A. Consumer-led brand strategy
When grocery players recognize the potential of private brands, their first question generally involves the percentage of SKUs and derived sales they should aim for. That question is understandable—but it’s the wrong place to start. Instead, companies should start by identifying an assortment that would enhance overall banner positioning and address evolving consumer expectations. The relative share of private brands they end up with will depend on the answer to this question. There are three broad grocer archetypes:
1. Driven by A-brands but with strong collections of private brands: Consumers of brands such as E.Leclerc and Monoprix want quality products, often seeking a number of national brands by default. In response, Monoprix developed a small number of premium private brands and invested in attractive packaging to ensure that these brands stand out on the shelves and appeal to consumers. Private brands account for a small percentage of Monoprix’s total offerings, but they are a high priority. E.Leclerc has a similar strategy; although the company offers a broad range of Marque Repère private-brand products, its value proposition and messaging focus around A-brands.
2. Balanced offers mixing national and private brands: Tesco and other grocers aim to offer something for everyone, and they try to stay on top of consumer trends and changing consumption patterns. Their strategy therefore includes a broad and deep private-brand assortment across the whole range, as well as specialized subbrands; Tesco’s Free From product line, for example, caters to the growing number of consumers with dietary restrictions.
3. Private brands at the core, with A-brands treated as complements: Lidl, Aldi, and Mercadona, for example, offer savvy consumers innovative, high-quality items that they cannot get elsewhere—often at a low price. A full assortment of private brands is therefore essential, though A-brands may also be used selectively to encourage traffic.
Grocers should use their banner strategy to identify the categories in which they want to develop a truly distinctive offering and those where they are content to simply keep pace with the market. The resulting prioritization will not only determine the number of private-brand SKUs but also have knock-on effects on other building blocks, including brand architecture and innovation agenda.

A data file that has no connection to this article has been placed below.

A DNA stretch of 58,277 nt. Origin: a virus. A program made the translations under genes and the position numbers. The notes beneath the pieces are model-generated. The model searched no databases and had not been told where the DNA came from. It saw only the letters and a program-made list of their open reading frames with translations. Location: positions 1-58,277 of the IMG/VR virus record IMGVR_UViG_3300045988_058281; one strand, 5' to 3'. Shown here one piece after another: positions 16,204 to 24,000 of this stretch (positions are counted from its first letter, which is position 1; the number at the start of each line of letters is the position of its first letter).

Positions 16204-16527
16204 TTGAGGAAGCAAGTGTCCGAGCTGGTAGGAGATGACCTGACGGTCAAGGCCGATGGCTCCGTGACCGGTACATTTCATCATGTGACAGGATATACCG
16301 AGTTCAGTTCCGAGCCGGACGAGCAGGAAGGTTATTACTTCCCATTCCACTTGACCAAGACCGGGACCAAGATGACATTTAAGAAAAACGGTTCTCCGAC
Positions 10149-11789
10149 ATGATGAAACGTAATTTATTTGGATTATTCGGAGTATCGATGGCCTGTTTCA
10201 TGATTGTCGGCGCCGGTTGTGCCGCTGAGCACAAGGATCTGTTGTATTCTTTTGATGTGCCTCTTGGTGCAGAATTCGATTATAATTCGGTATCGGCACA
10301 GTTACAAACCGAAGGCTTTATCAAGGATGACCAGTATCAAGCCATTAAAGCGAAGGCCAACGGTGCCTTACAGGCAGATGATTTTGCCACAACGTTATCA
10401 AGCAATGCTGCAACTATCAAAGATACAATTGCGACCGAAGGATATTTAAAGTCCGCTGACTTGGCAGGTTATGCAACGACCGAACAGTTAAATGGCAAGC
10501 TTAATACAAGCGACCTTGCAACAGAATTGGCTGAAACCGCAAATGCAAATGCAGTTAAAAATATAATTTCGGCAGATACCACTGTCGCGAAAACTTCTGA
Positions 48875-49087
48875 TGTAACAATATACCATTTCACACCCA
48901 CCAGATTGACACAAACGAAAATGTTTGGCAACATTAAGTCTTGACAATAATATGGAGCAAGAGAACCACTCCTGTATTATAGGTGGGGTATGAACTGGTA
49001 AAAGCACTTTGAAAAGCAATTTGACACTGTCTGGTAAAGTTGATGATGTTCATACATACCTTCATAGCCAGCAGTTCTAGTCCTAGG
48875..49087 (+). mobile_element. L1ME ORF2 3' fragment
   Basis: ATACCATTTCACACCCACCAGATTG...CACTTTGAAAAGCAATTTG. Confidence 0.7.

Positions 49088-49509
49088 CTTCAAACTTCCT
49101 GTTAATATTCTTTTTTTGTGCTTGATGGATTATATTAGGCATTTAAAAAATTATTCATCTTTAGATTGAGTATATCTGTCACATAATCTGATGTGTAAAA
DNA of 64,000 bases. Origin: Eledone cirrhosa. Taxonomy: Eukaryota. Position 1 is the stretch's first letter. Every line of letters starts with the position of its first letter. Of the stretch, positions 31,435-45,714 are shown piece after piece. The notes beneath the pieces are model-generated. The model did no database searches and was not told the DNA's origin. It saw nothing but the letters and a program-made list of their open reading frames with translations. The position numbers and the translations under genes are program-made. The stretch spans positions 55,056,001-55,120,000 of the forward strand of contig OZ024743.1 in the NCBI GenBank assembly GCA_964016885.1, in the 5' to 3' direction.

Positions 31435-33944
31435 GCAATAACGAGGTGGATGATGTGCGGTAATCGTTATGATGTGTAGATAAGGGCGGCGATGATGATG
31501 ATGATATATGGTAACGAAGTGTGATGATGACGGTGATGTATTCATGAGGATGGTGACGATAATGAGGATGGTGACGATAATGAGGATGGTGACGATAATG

B. New-product development
As we have seen, reactive product development—in which grocers aim only to produce cheaper versions of A-brands—will not be enough to capture the value at stake. Best-practice grocers now actively identify unmet consumer needs and then employ agile product-development processes to meet those needs as quickly as possible. In our experience, these grocers can get products from idea to shelf (in pilot stores) in about three to four months, which is significantly faster than many CPG players can. In the first four months of 2021, private brands represented an average of 31 percent of new food products launched across Europe, including 50 percent of new food products in the United Kingdom.4
Mercadona has excelled at new-product development over the past few decades. The company maintains a constant dialogue with customers in an effort to identify and meet consumer needs: 180 in-store monitors across Spain collect requests and suggestions, and the company has 12 laboratories where it conducts market research. Products are then codeveloped with suppliers, which means that supplier selection is a critical factor; best-in-class suppliers have advanced innovation capabilities, often developed through manufacturing partnerships with A-brands. Overall, Mercadona has put agile methodologies at the center of its new-product-development processes, enabling the company to rapidly leverage customer insights and to test new products on a weekly basis. This combination of agility, creativity, and receptiveness to customer demands—often referred to as an “innovation garage” mindset—has fueled success for Mercadona over the past decade. The company’s private brands are regularly ranked among the most innovative products; in 2019, for example, two products from Mercadona’s “Hacendado” line were among the top ten “Best Innovations in FMCG.”5
At the same time, grocers will need to constantly monitor product performance to avoid proliferation of SKUs and the ensuing erosion of purchasing and operational efficiencies. Products that perform below a certain threshold should be removed or relaunched. Regular and rigorous reassessments of the overall private-brand portfolio will give grocers a competitive advantage against CPGs, which often strive for a growing portfolio of brands and products and may therefore be reluctant to weed out lower performers.
C. Category management
The category-management principles that govern name brands also apply to private brands, but additional elements need to be considered as well. In particular, turning private brands into powerhouse brands requires grocers to fine-tune the five Ps: product, pricing, promotion, placement, and publicity.
- Product: Grocers will need to use consumer research to develop a detailed understanding of where they lag the competition in terms of range or quality. It is also vital to understand the ways in which private brands complement, or substitute for, both one another and preexisting brands. Grocers should analyze their transaction data to understand which SKUs are duplicative or cannibalizing trade from other SKUs. These insights can then inform decisions to delist underperforming private brands or to shift volumes from A-brands to more profitable private brands.
- Pricing: Private-brand pricing will need to take into account the prices of both A-brands within the grocer’s assortment and equivalent products at other grocers.